The hyper-focus on mustang numbers is a concerted effort to scapegoat wild horses and distract attention away from the massive level of livestock grazing that is occurring on our public lands. —Suzanne Roy, AWHPCS
RENO, Nev. — The U.S. Bureau of Land Management says it will remove fewer wild horses and burros from the range across the West this summer because of budget constraints and overflowing holding pens.
Under its roundup schedule announced this week, the bureau plans to gather 2,400 of the animals through the fiscal year ending Sept. 30. All but 215 of them will be horses.
Plans call for removal of 1,535 horses in Wyoming, 285 in Nevada, 200 in Utah, 75 in Oregon, 50 in California and 35 in Idaho. The bureau also plans to gather 140 burros in Arizona, 50 in California and 25 in Oregon.
The announcement comes at a time when the bureau has been under increasing pressure from Western ranchers to step up removal of horses they say threaten livestock and wildlife on drought-ravaged rangelands.
The bureau estimates 40,600 of the animals — the vast majority of them horses — roam free on public rangelands in 10 Western states. The population exceeds by some 14,000 the number the agency has determined can exist in balance with other rangeland resources and uses.
Bureau officials said aggravating the situation is severe drought that has resulted in reduced forage for the animals. The agency also faces limits on the number of horses and burros it can remove because holding facilities are at capacity. Some 49,000 of the animals are being held in government-funded short- and long-term facilities.
Removal of fewer mustangs from the range "will exacerbate the difficult challenges we face in nearly every aspect of the wild horse program right now," BLM officials said in a statement.
But the bureau's actions contradict recommendations of an independent panel of the National Academy of Sciences released last year, said Deniz Bolbol, spokeswoman for the American Wild Horse Preservation Campaign.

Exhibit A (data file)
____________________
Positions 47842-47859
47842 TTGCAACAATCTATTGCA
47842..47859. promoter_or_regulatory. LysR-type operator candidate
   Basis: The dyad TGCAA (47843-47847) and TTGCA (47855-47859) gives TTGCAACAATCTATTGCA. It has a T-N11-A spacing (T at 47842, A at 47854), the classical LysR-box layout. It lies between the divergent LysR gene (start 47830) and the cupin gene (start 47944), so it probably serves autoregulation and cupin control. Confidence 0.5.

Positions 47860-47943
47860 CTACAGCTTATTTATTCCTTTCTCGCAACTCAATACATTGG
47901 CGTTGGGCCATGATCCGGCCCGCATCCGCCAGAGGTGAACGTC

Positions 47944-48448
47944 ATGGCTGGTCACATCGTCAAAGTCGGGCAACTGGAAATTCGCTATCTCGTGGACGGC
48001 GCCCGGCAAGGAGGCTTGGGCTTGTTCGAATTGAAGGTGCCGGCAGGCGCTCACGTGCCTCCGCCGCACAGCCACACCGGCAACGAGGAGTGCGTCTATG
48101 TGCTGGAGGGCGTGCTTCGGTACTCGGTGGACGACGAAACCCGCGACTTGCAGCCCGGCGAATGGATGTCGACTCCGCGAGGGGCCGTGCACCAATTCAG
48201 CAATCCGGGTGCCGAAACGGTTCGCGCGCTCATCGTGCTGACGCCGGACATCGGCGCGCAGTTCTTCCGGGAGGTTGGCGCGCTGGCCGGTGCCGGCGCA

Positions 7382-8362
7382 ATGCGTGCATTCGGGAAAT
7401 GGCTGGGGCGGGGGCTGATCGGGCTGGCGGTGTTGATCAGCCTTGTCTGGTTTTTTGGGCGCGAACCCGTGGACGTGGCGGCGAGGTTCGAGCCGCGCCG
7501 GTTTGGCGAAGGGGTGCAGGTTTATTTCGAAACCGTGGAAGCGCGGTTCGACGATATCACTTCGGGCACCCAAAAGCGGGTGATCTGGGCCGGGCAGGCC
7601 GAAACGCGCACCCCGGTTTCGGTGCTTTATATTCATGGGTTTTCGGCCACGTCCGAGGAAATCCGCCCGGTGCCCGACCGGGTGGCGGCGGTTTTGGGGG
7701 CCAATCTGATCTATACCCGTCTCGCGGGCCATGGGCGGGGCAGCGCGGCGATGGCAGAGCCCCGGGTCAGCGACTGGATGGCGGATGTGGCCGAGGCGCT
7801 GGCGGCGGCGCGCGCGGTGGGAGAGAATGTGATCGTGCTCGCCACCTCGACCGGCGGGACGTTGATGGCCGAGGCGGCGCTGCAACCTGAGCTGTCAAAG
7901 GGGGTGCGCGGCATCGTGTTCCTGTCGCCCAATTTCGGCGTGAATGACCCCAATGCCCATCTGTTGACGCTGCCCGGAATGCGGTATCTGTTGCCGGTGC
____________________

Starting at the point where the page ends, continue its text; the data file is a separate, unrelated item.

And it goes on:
In a report, the panel said the bureau should invest in widespread fertility control of the mustangs instead of spending millions to house them. It concluded the bureau's removal of nearly 100,000 horses from the Western range over the past decade is probably having the opposite effect of its intention to ease ecological damage and reduce overpopulated herds.
"The BLM already warehouses more wild horses in holding facilities than remain free in the wild," Bolbol said in a statement. "The agency's plan to remove thousands more mustangs and burros from the range makes no ecological, scientific or fiscal sense."
Horse defenders also dispute the bureau's position that mustangs are overpopulating the West. They say the vast majority of forage on the range is being allocated to privately-owned livestock, and public rangelands are being overrun by livestock instead.
"The hyper-focus on mustang numbers is a concerted effort to scapegoat wild horses and distract attention away from the massive level of livestock grazing that is occurring on our public lands," said Suzanne Roy, director of the AWHPC.
After removing horses from the range, the bureau places them in short-term corrals until they're either adopted or shipped to government-funded pastures in the Midwest where they spend the rest of their lives.